I mentioned Doug Lemov of Uncommon Schools several weeks ago in a post about tenure, teacher layoffs, budgets cuts and how to make teachers better.
is a nonprofit organization that starts and manages outstanding urban charter public schools that close the achievement gap and prepare low-income students to graduate from college. Playing on Horace Mann’s notion of the “common school,” and born of the fact that too many of today’s educational institutions steer toward mediocrity, Uncommon was founded to create more uncommon schools – uncommonly good, extraordinary, autonomous, and distinctive.
As the managing director, Lemov has done a lot of work trying to figure out what makes a teacher a champion and then finding ways to share that with others. His latest project is Teach Like a Champion: 49 Techniques That Put Students on the Path to College.
It’s an interesting concept. Watch great teachers teach, gather together their best ideas and train others to use those ideas in ways specific to each teacher.
I just started going through Teach Like a Champion and am impressed with both the simplicity and power of Lemov’s suggestions. Much of what Lemov shares seems pretty basic.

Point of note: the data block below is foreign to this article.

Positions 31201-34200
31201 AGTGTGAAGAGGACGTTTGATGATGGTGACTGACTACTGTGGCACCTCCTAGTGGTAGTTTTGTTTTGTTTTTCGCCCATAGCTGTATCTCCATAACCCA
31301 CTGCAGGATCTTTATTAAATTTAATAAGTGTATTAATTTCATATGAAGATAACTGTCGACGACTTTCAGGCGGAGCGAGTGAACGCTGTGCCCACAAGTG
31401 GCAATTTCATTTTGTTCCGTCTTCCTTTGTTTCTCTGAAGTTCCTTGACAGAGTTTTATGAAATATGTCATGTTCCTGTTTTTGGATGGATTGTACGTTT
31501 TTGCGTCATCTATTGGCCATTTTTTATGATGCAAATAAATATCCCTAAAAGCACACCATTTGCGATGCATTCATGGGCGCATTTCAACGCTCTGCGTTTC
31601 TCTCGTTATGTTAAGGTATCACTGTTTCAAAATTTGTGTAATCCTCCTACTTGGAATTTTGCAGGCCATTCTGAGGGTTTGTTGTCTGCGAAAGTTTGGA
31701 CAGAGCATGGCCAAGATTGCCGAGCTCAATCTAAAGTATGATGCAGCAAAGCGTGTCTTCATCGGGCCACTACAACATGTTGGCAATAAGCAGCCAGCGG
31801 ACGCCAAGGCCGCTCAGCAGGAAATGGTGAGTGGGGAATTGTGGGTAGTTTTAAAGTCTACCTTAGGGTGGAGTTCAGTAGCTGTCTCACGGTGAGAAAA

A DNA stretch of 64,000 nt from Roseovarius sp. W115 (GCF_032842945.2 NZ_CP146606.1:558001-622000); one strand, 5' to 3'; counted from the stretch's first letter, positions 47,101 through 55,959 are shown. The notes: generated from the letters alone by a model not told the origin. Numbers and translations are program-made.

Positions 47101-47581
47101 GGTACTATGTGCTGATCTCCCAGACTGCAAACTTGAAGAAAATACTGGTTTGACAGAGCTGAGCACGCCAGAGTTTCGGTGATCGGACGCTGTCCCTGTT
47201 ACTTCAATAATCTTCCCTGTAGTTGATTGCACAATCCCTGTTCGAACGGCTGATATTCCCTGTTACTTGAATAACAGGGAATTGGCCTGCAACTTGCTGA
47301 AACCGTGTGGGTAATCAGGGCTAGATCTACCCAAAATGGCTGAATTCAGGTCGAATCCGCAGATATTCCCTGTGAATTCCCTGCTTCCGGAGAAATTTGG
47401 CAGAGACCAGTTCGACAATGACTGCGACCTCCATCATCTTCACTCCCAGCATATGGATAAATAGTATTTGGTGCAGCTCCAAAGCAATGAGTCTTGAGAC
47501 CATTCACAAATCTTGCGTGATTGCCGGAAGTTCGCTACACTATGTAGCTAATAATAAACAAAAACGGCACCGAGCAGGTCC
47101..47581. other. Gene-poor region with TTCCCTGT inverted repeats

SLANT shows how to teach “behavior and skills that help students concentrate, focus and learn.”
- Sit up
- Ask and answer questions
- Nod your head
- Track the speaker
Or Exit Ticket
- a single question or short sequence of problems to solve at the end of a class
- they’re quick – one to three questions
- designed to yield data
- share the data the next day with kids
This is not rocket science. But what makes Lemov’s ideas so effective is that they are intentional. I think many teachers use powerful and effective strategies but I also believe that many of us fail to use them purposefully. We don’t plan for these things to happen.
The beauty of Lemov’s book is that these are things we should practice and plan to use. Lemov has also included a variety of video clips that highlight specific techniques being used by classroom teachers.
If you’ve got some left over PD funds or classroom budget money anywhere in your building, buy one copy and pass around. You’ll walk away a better teacher!